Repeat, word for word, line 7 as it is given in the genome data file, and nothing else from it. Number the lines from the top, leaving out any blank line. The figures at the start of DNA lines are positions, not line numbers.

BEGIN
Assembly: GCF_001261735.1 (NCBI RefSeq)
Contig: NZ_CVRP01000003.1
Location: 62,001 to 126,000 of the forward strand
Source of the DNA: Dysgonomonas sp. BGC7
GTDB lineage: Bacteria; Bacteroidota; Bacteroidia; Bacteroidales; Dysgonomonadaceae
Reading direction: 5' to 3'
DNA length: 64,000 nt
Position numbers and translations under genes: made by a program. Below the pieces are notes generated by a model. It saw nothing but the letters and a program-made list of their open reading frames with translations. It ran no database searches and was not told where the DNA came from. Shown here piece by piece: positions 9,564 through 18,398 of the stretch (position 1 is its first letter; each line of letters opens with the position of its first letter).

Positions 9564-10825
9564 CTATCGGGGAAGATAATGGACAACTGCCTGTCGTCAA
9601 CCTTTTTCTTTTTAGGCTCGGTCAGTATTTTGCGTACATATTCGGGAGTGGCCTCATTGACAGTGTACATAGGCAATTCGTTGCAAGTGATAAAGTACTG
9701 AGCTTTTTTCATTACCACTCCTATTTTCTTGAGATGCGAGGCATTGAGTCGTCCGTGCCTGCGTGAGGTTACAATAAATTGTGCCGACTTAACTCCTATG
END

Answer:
DNA length: 64,000 nt